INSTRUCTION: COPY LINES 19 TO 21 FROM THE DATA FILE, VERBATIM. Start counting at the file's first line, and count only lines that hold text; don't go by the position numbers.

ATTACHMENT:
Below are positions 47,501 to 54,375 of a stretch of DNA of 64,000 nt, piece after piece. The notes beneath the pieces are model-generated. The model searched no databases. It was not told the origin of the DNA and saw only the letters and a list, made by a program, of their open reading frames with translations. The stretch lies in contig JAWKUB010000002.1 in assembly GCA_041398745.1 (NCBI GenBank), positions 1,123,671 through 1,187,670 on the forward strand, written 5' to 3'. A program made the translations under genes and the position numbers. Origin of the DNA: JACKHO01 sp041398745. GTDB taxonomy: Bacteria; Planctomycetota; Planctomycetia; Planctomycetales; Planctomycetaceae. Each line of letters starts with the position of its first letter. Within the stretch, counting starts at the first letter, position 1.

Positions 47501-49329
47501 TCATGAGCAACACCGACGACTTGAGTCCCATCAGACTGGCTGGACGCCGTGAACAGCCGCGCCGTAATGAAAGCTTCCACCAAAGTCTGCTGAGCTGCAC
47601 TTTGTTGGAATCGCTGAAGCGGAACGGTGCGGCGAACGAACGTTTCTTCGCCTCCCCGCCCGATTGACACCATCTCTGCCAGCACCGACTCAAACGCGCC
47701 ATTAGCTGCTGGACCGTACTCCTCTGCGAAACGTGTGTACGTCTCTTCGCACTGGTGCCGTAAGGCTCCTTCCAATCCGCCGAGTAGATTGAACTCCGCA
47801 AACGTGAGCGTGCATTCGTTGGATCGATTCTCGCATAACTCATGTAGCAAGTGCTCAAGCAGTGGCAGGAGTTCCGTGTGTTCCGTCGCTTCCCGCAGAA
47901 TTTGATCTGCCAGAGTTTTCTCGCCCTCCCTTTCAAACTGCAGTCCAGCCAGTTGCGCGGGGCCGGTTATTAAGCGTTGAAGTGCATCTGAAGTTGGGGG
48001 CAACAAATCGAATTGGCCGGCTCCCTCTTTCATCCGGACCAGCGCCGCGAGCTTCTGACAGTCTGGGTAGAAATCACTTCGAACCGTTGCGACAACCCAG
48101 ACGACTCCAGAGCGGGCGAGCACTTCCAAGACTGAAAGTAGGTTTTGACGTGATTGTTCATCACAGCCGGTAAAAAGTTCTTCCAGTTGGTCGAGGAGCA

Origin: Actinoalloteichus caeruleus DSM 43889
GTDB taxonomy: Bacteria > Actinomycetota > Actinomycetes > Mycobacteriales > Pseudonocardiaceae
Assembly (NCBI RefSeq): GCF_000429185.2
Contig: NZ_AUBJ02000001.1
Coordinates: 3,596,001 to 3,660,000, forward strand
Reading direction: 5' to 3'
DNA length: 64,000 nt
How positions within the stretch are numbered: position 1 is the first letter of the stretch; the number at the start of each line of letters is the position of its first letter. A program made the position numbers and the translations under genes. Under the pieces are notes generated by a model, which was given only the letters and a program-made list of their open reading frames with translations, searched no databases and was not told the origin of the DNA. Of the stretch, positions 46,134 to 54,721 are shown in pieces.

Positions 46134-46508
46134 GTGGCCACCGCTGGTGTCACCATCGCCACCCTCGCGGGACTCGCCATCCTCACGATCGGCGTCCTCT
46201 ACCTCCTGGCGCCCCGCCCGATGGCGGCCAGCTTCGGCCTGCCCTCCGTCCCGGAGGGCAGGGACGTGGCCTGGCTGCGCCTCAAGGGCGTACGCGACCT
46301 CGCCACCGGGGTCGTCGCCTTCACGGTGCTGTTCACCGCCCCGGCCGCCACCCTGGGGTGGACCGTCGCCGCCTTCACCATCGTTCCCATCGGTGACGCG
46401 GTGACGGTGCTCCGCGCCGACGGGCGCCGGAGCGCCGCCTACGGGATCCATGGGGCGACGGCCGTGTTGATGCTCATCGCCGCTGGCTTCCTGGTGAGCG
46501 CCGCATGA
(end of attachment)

46134 GTGGCCACCGCTGGTGTCACCATCGCCACCCTCGCGGGACTCGCCATCCTCACGATCGGCGTCCTCT
46201 ACCTCCTGGCGCCCCGCCCGATGGCGGCCAGCTTCGGCCTGCCCTCCGTCCCGGAGGGCAGGGACGTGGCCTGGCTGCGCCTCAAGGGCGTACGCGACCT
46301 CGCCACCGGGGTCGTCGCCTTCACGGTGCTGTTCACCGCCCCGGCCGCCACCCTGGGGTGGACCGTCGCCGCCTTCACCATCGTTCCCATCGGTGACGCG